It's been over three weeks since Samsung announced its recall of the Galaxy Note7, following a series of incidents in which the handset caught fire, and some in which its battery exploded. Last week, the company escalated its efforts to encourage owners to return their devices under the recall program, pushing out a firmware update that will display a warning message every time the user turns the handset on or attempts to charge it.
Today, Samsung delivered a progress report on the recall program, in which it revealed that around 90% of Galaxy Note7 owners who have so far returned their devices have opted for a direct replacement. The company has been offering users the choice of exchanging their potentially faulty Galaxy Note7 for a new unit, or a full refund so that they can purchase another device instead.
That means that roughly 10% of those who purchased a Galaxy Note7 have chosen not to stick with the device - that's clearly a blow for Samsung, but things could certainly have turned out much worse.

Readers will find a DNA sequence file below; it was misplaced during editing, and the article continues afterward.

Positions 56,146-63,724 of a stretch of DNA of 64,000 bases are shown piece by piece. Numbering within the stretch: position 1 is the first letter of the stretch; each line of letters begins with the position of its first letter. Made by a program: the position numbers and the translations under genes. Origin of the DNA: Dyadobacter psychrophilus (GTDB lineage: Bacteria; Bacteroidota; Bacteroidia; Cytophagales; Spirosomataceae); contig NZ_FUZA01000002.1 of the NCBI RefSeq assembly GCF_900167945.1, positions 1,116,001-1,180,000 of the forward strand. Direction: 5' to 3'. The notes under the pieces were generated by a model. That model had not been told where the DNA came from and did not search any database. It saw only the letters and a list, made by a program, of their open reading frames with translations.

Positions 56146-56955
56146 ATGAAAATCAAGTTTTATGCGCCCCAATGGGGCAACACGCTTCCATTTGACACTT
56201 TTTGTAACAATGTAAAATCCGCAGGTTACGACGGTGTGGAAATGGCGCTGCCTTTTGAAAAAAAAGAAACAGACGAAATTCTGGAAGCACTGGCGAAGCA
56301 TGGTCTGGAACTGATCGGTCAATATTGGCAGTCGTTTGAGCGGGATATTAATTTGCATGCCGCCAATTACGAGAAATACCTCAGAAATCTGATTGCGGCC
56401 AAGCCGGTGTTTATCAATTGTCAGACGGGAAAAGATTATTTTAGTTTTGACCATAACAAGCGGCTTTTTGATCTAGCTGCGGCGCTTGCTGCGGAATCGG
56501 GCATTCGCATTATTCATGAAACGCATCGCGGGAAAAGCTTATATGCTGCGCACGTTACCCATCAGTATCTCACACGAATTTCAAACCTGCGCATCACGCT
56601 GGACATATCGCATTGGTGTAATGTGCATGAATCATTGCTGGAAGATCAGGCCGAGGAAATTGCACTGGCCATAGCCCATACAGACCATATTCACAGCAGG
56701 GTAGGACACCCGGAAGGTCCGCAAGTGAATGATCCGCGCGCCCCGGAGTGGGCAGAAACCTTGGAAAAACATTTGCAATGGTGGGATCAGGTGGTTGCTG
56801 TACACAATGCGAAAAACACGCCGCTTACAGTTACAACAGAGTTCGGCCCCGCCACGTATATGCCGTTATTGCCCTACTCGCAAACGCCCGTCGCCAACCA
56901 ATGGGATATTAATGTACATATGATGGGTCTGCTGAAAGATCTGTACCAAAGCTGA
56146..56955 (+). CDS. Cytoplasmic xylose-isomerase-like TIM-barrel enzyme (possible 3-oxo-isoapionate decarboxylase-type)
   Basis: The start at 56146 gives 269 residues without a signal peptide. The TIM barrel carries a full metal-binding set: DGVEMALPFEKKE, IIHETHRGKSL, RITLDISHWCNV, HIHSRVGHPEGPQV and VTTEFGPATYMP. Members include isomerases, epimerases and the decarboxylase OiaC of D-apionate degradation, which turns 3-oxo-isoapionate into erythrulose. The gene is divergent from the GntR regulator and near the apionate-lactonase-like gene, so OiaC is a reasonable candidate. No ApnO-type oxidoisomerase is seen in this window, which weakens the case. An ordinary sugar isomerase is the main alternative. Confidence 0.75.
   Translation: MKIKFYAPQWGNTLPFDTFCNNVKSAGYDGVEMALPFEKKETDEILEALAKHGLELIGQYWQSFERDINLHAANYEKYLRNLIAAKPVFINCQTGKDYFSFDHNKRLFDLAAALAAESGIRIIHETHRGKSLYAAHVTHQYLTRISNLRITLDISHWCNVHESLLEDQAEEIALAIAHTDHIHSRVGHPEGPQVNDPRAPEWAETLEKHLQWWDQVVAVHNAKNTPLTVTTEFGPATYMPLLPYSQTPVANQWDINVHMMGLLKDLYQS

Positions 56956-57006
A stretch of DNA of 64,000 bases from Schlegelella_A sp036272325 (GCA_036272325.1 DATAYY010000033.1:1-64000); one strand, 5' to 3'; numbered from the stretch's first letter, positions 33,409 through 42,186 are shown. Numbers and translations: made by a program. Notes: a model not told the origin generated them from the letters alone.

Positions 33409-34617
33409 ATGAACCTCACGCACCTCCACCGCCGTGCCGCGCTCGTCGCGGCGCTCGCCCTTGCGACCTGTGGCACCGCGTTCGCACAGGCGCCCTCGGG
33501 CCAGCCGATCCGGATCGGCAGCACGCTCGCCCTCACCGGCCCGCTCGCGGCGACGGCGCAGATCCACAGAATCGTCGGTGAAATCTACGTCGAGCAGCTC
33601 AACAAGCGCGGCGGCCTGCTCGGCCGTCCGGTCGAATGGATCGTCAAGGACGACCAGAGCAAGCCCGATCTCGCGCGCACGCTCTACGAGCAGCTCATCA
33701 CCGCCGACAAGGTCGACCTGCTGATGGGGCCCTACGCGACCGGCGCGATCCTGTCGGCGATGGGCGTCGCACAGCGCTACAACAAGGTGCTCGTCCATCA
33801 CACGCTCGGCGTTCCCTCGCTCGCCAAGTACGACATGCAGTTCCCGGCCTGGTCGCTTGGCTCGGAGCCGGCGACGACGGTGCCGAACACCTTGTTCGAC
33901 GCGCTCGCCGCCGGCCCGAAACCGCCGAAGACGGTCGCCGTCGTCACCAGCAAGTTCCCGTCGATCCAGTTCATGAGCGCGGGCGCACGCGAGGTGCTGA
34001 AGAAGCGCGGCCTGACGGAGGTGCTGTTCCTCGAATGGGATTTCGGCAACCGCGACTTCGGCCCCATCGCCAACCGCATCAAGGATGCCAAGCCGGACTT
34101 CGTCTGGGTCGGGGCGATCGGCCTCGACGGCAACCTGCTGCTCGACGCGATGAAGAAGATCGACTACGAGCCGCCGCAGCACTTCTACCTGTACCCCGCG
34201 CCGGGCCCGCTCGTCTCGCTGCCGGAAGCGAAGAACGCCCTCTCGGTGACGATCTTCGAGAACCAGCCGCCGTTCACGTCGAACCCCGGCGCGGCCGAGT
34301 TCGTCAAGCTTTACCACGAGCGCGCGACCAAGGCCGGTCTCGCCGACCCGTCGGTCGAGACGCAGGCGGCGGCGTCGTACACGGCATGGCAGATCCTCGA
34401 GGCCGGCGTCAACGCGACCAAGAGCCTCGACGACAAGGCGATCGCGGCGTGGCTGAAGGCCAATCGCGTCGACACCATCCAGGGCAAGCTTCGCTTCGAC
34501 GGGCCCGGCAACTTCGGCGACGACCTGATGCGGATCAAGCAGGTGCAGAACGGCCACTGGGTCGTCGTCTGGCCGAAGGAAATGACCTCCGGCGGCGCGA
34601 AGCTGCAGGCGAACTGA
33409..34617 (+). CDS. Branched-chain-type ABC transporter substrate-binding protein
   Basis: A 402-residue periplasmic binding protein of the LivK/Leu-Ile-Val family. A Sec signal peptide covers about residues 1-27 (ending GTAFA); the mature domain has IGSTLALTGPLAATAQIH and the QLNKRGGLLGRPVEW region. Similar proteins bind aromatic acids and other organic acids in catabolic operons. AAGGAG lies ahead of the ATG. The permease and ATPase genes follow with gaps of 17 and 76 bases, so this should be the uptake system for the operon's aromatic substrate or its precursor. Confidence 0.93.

DJ Koh, president of Samsung's Mobile Communications Business, said: "We are humbled by our customers' loyalty to the Galaxy Note7 device. This is why we want them to take advantage of their local replacement program so that they can continue to feel confident and excited every time they reach for their Galaxy Note7 device."
But many owners still haven't submitted to the recall program. In the United States and Korea, for example, almost 40% of Note7 owners are still using handsets from the original batch that remain subject to the recall. Samsung says it's continuing to encourage these owners to "power down and return their devices" without delay.